Writing that moves readers to action

THOUGTSOn any given day, hundreds of thoughts, ideas and questions wander in, out and around our minds/heads.  At times, there are so many wandering in every direction – most with little shape or form – it often feels as if we are trying to manage and rope in a pack of feral cats.  Many environments, spaces, and arenas brim with ideas that beg us to welcome them in as thoughts.

As I journey through my week, mental molecules are continually ignited by something I’ve read, seen or heard.  I often wonder if it’s best to shut them out (at least some of them)…or if it might be better to simply allow them to dance until they collapse from exhaustion (or “bop until they drop”) and find their own way out of my head.

Either option concerns me and causes me to pause and wonder…what if one of those thoughts, ideas or questions was worthy of pursuit?  Could a wandering thought possibly be an idea for a new book or a unique venture, innovation or invention?  So as not to miss any wandering fragments, a mini recorder and a notepad and pen have become constant companions.  As thoughts tumble (or get kicked) from my head to my lips or into my hand, I capture them to be pondered, referenced – even researched – later.  The folder that contains these fragments is full – actually overflowing.

As a writer…this is how my creative process currently progresses.

As a seasoned, professional business entrepreneur, I continually wonder and ask myself if this technique is healthy… does this process really lead to positive, productive results or outcomes?  Naturally, as my great fortune would have it, a book crossed my path that offered some insights – maybe even some wisdom – to help guide me in my on-going attempt at “roping in those feral cats” – maybe offering a lasso of sorts.

WATTLESThis book “The Science of Getting Rich” was introduced by Wallace D. Wattles in 1910.  Most would likely agree… learning the science of “getting rich” definitely sounds like a task or project worth undertaking.  I wondered though if the principles or techniques Wattles suggests might continue to be relevant today and worthy of further examination?  I was also curious if the strategies he offers might be applied to other ventures or aspects of life (like my creative process) as the torrent sea of ideas, thoughts, and questions swims within us?  Below is a summary of Wattles thoughts and suggestions…see what you think…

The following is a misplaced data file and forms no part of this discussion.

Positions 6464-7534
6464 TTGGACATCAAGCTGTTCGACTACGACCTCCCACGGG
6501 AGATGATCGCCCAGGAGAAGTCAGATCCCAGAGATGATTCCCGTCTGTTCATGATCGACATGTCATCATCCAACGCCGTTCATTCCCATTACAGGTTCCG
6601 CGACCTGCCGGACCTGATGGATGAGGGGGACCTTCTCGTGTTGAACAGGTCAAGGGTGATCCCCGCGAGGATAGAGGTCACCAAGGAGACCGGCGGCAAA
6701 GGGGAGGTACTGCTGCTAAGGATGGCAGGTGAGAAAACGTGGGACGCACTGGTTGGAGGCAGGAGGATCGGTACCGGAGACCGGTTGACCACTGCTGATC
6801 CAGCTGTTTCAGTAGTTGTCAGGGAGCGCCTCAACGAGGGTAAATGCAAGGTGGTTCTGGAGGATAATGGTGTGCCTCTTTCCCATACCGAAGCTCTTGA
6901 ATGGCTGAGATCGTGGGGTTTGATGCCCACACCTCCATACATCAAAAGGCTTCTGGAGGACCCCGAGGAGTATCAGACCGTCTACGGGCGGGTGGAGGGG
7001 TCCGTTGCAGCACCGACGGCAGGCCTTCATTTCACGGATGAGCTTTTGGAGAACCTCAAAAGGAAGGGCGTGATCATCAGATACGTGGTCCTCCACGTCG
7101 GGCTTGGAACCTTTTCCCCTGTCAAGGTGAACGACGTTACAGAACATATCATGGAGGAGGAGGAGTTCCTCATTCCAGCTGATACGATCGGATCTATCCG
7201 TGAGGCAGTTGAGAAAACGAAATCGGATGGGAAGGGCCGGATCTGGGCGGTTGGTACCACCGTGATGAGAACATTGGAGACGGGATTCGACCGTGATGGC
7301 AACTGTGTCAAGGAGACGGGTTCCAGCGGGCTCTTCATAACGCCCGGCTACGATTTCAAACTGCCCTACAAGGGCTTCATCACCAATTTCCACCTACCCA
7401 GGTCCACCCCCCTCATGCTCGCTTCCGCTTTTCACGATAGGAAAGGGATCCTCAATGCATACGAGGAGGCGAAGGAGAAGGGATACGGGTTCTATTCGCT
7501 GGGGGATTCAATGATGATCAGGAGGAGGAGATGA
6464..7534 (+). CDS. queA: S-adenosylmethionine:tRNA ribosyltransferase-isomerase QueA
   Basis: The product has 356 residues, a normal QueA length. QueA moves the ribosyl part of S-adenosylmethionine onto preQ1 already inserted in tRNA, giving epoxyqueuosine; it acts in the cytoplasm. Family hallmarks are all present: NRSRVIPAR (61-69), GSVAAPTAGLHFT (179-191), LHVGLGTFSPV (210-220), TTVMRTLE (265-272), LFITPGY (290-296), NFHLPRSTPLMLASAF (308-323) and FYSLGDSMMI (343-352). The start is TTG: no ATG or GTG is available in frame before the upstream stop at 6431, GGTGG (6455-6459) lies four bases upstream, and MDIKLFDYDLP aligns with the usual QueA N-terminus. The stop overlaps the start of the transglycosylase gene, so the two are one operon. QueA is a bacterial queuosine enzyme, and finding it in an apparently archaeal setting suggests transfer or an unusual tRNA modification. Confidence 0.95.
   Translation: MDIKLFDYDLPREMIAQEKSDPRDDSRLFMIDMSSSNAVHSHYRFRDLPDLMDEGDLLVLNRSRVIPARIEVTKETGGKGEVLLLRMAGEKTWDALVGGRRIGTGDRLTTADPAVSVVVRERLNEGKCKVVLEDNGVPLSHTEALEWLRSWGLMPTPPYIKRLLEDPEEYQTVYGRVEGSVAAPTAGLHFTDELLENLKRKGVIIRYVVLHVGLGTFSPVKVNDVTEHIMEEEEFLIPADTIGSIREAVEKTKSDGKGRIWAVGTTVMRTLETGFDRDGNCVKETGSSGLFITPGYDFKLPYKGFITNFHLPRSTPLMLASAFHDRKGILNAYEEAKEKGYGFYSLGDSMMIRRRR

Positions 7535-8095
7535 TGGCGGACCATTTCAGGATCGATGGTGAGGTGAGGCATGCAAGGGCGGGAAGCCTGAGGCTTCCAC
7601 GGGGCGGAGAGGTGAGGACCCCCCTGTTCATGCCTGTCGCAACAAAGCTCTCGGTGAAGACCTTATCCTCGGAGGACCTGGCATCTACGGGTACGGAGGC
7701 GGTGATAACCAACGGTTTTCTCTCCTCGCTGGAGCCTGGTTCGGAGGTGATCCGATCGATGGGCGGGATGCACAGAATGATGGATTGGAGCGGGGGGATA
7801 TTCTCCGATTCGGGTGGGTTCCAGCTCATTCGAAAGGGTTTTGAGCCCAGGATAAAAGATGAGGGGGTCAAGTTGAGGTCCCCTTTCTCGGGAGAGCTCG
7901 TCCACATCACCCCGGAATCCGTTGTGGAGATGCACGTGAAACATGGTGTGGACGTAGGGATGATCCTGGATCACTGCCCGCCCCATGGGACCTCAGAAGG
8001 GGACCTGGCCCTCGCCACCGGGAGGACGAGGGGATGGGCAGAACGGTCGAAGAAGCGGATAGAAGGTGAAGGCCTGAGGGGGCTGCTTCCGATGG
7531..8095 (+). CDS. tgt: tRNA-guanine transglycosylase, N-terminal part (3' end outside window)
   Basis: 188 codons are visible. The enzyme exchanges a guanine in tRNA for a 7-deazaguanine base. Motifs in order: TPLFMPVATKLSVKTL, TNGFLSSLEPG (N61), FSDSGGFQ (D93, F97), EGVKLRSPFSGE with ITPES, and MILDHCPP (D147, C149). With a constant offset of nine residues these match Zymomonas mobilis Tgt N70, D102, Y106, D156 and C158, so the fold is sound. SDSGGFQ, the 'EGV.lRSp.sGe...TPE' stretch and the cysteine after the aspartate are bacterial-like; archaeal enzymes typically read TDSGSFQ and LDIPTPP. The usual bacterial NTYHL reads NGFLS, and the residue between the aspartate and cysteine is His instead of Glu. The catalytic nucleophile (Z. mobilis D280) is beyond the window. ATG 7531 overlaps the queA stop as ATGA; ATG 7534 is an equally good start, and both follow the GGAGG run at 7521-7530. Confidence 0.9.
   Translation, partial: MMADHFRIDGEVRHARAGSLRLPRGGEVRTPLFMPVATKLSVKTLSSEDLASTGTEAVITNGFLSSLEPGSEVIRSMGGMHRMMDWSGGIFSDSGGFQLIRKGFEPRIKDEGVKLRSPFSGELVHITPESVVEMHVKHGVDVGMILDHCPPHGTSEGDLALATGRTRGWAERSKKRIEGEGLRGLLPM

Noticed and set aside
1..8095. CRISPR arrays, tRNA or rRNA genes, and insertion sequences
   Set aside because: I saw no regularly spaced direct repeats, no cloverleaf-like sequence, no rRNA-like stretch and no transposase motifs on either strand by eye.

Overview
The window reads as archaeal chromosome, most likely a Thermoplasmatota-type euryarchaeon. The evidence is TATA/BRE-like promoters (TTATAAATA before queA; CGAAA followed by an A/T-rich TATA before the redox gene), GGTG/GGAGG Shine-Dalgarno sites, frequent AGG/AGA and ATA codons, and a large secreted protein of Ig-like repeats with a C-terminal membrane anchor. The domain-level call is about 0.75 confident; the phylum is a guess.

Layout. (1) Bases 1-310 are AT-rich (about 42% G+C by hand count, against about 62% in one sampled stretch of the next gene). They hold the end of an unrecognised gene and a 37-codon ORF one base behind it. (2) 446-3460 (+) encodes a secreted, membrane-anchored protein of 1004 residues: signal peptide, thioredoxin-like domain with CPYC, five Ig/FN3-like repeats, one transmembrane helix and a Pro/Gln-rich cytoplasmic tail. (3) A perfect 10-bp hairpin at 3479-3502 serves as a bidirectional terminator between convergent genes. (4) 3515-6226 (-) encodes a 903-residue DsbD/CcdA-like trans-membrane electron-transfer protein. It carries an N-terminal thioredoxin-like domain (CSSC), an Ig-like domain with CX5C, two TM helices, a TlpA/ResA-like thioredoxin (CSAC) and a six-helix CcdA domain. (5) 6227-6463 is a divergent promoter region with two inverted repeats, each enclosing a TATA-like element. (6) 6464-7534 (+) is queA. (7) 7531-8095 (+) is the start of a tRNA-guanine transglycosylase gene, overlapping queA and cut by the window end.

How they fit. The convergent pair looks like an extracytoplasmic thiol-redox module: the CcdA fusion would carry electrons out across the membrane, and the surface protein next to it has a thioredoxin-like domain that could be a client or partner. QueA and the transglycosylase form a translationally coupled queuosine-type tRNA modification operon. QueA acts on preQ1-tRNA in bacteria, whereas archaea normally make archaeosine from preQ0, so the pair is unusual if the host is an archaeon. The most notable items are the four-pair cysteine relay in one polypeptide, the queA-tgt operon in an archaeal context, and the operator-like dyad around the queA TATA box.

THINKING (and Acting) IN THE CERTAIN WAY
 

  1. TAKE AND HOLD A THOUGHT – “Thought is the force that causes the creative power to work for us.”
  1. FORM A PICTURE (Image or Vision) of exactly what you want (or want something to become)
  • Generate a clear, precise mental picture
  • Be specific, definite and coherent – not “vague and misty”
  • The example he provides fascinated me:

“If you were going to send a message to a friend, you wouldn’t send a list of the letters in the alphabet and expect him to construct the message for himself, nor would you take words at random from the dictionary.”
 

  1. HOLD the PICTURE (Image or Vision) or ensure a mental attitude that will allow you to:
  • Continually keep that picture in your mind (like a sailor heading for port) – and don’t waver;
  • Imagine the THOUGHT with all of your senses – allow it to permeate…penetrate;
  • Spend as much time as you can contemplating your picture (in details);
  • Overcome mental laziness;
  • Have REAL INTENTION to accomplish or bring the VISION into tangible expression;
  • Have invincible and unwavering FAITH/BELIEF that the PICTURE is real;
  • Take possession of it in your mind – use your imagination to manifest it; and
  • Be thankful (grateful) for the opportunity and your ability to allow the THOUGHT to enter your mind.

As we undertake and go through this process, Wattles also encourages us to:

  • Don’t use power or force – either mental or physical;
  • Be sure to “manage” your thoughts/actions and hold yourself to the “right course”;
  • “Start a movement” of bringing the idea to you;
  • FOCUS: “guard your thoughts – limit what you give your attention to; and
  • Fix on the vision of what you want to create.

Wattles offers some additional words of wisdom…

“Every desire is an unexpressed possibility seeking to come into being, power seeking to manifest.”

Life is “…permeated with the desire to live more fully, and that’s why it must constantly create things.”

“The universe desires you to have everything you want to have.  Make up your mind that this is true.”

“The very best thing you can do for the whole world is to make the most of yourself.”

What do you think…would this be a good way to manage and manifest your own thoughts?  Would you be able to apply Wattles’ principles within your own life or in your creative process?

Crafted, researched and written by:  | LIZ CARLOCK
The Write Resources, LLC™
© 2014 EM Carlock

Graphic credits:
http://www.thelawofattraction.org/wallace-d-wattles/ and http://newbuddhist.com/discussion/16400/mind-full-or-mindful 

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